A relatively new focus of Autism Spectrum Disorder research is emotion regulation. Emotion regulation could be defined as the ability to enhance or reduce emotions in the presence of anxiety-related events. For instance, if an individual with autism gets upset because he / she does not receive immediate gratification, instead of hitting self or others, the autistic individual or staff working this individual might try to distract him / herself from whatever stressor event by engaging the autistic person or yourself in an alternative replacement behavior.
Evidence-based research suggests that individual with autism spectrum disorder (ASD) experience high levels of social anxiety, hyperactivity, challenging behaviors and emotional difficulties in response to sensory input in educational settings (Ashburner, et al. 2010). Brian Boyd and colleagues (2009) found that repetitive behavior (e.g. stereotypes and compulsions) were related to sensory features in autism. Susan Smalley and colleagues suggested that autistic anxiety is higher in autistic individuals when they compared with controls. Individuals with an autistic spectrum disorder are impaired not only in understanding others’ mental states, but also in self-regulation of social-emotional behaviors. It seems that individuals with ASD are likely to be distressed by frequent changes and / or interruptions to narrow interests, compulsions or obsessions. Some individuals with autism may also become overwhelmed and underperformed relative to their level of ability and are struggling to regulate their emotions and behaviors by sensory stimuli such as intense noise, touch or visual stimuli (Ashburner, et al. 2010; Myles & Simpson, 1998). High proportion of individuals with ASD exhibited clinically significant problems in the area of emotional lability than on any other scale including social problems which are part of the diagnostic criteria (Ashburner, et al. 2010).
Deficits in socio-emotional cognition and behavioral self-regulation seem to be related with dysfunction of the orbito–frontol–amygdala circuit of the brain (Bachevaliera, et al. 2005). This hypothesis supports the notion that the self-regulation of social behavior, then, depends first on the ability to perceive or infer relevant information about what others may think, feel or intend, because this information indicates what others are likely to do. Failure to perceive or infer accurately what others know, feel or intend could lead to the expression of challenging behaviors such as aggressive behaviors or self-injurious behaviors and also could lead to a failure to modify one’s own behavior appropriately in light of accurate information. Some studies have suggested that individuals with autism may not modify their own behavior appropriately in response to the perceived distress of others, event when they seem to be aware of it (Loveland and Tunali, 1991; Sigman et al., 1992). Although there is evidence showing that some autistic individuals have the ability to “mind-read”, or predict others’ mental states, they do not necessarily to so in their daily lives (Rieffe et al., 2000).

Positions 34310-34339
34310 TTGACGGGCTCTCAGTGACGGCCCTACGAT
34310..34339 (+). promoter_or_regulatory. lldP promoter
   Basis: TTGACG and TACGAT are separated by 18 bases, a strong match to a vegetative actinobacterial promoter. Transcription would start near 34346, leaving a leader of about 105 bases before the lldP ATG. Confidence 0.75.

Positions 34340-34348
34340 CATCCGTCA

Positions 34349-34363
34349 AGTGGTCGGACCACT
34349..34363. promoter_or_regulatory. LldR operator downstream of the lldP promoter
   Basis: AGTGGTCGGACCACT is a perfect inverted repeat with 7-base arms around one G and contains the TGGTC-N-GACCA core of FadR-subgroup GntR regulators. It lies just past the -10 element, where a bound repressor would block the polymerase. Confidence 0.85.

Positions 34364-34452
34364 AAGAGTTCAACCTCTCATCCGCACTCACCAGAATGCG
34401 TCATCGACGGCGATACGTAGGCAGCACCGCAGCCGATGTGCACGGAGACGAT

Data for studies on emotional regulation skills are suggesting that a decrease in anxiety may improve emotional regulation skills by reducing the instability and impulsive behaviors in autistic individuals and then result in changes in the social symptoms characteristic of ASD( e.g. self-injurious behaviors, property destruction or aggressive behaviors towards others)(Dawson, et al., 2009; Kasari, 2002 and Lovaas, 1987).
As clinicians, we should focus on the development of emotion and behavior regulation strategies in autistic individuals. We should examine the effectiveness of autistic-specific trainings and setting environments and explore how we can make educational and habilitation programs more autistic-friendly. For example, Kari Dunn Buron, from the Autism Awareness Centre, suggests a 5-point scale visual system to enhance emotional regulation skills in high functioning autistic individuals. The first step in using the scale to support emotional regulation is to identify problem areas for this autistic individual (for example, problems involving changes in routine, playing with peers, following rules, program demands or delaying gratification). The second step is to break the problem area into 5 parts clearly illustrating the degrees of the situation and putting this information onto a visual scale. The staff working with the autistic individual should create a visual scale that breaks down stress into the following 5 parts: 5 = this could make me lose control; 4 = this can really upset me; 3 = this can make me nervous; 2 = this sometimes bothers me; 1 = this never bothers me.
Then, staff generates a list of environments and social situations that the autistic individual is exposed to everyday and that might cause stress. Next the staff makes cards that can fit into the pockets with the situation and environments written on each card. This scale will provide the foundation of an emotional regulation plan.